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Terpenoids and Aromatic Compounds from Bryophytes and their Central Nervous System Activity

[ Vol. 24 , Issue. 1 ]


Agnieszka Ludwiczuk* and Yoshinori Asakawa   Pages 113 - 128 ( 16 )


Bryophytes, phylogenetically placed between algae and pteridophytes, are divided into three classes, mosses, liverworts, and hornworts. The traditional system of medicine throughout the world has been utilizing this group of plants to treat various ailments. One of the outstanding features of these spore-forming plants is their chemistry, especially that of the liverworts. Liverworts and other bryophytes have yielded a rich array of secondary metabolites. Many of these compounds are characterized by unprecedented structures, and some have not been found in any other plants, fungi, or marine organisms. Among the bryophytes, the chemical constituents of liverworts and their biological activity have been studied in the most detail. In this review, we demonstrate the chemistry of the liverworts, mosses, and hornworts, and also neuroprotective activity of dimeric herbertane- type sesquiterpenoids, mastigophorenes and secoaromadendrane-type sesquiterpenoids, marchantin-type cyclic bisbibenzyls with muscle-relaxant activity, or ent-longipinane-type sesquiterpenoids with acetylcholinesterase inhibitory activity, among others.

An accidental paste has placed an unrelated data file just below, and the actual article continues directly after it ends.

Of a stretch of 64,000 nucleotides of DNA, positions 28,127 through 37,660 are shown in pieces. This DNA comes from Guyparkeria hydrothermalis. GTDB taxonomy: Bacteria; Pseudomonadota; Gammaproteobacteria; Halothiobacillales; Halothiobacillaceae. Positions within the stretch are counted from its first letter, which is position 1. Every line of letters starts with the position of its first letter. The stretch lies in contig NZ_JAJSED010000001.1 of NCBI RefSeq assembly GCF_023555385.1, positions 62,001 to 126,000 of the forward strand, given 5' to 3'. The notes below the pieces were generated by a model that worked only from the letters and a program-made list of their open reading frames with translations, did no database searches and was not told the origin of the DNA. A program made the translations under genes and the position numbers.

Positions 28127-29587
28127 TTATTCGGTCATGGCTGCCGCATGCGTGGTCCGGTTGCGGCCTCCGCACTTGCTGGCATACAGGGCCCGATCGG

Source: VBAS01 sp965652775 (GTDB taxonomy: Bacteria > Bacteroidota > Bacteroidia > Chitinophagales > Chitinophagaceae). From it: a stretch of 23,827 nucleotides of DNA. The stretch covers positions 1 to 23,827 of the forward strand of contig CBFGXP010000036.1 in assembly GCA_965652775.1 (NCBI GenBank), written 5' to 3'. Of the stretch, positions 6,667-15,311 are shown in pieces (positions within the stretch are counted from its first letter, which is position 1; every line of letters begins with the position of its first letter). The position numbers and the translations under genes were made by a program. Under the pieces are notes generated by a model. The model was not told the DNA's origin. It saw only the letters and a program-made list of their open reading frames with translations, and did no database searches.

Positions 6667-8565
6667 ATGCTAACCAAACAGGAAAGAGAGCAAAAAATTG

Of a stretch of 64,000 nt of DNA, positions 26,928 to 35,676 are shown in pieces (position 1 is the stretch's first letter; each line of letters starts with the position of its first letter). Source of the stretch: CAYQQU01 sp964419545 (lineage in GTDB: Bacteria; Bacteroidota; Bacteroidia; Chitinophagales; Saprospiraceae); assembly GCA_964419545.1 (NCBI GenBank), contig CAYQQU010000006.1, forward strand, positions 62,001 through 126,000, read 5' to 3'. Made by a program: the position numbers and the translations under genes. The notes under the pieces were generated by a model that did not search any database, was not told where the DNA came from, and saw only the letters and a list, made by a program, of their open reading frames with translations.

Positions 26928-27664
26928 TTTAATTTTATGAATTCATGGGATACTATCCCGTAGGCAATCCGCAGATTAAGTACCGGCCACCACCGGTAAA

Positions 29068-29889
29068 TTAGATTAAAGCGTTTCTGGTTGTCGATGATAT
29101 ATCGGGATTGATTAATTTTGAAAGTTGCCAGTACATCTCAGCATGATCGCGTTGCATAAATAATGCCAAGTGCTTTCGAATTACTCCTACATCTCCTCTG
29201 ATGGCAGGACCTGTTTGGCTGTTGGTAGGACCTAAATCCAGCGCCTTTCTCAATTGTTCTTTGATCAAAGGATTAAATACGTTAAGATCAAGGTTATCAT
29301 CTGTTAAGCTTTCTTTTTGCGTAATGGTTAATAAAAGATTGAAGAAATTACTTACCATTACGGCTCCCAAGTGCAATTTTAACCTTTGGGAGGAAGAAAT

Bryophytes, liverworts, sesquiterpenoids, bisbibenzyls, neuroprotective activity, acetylcholinesterase inhibitors.


Independent Laboratory of Natural Products Chemistry, Chair and Department of Pharmacognosy, Faculty of Pharmacy, Medical University of Lublin, Lublin, Institute of Pharmacognosy, Faculty of Pharmaceutical Sciences, Tokushima Bunri University, Tokushima

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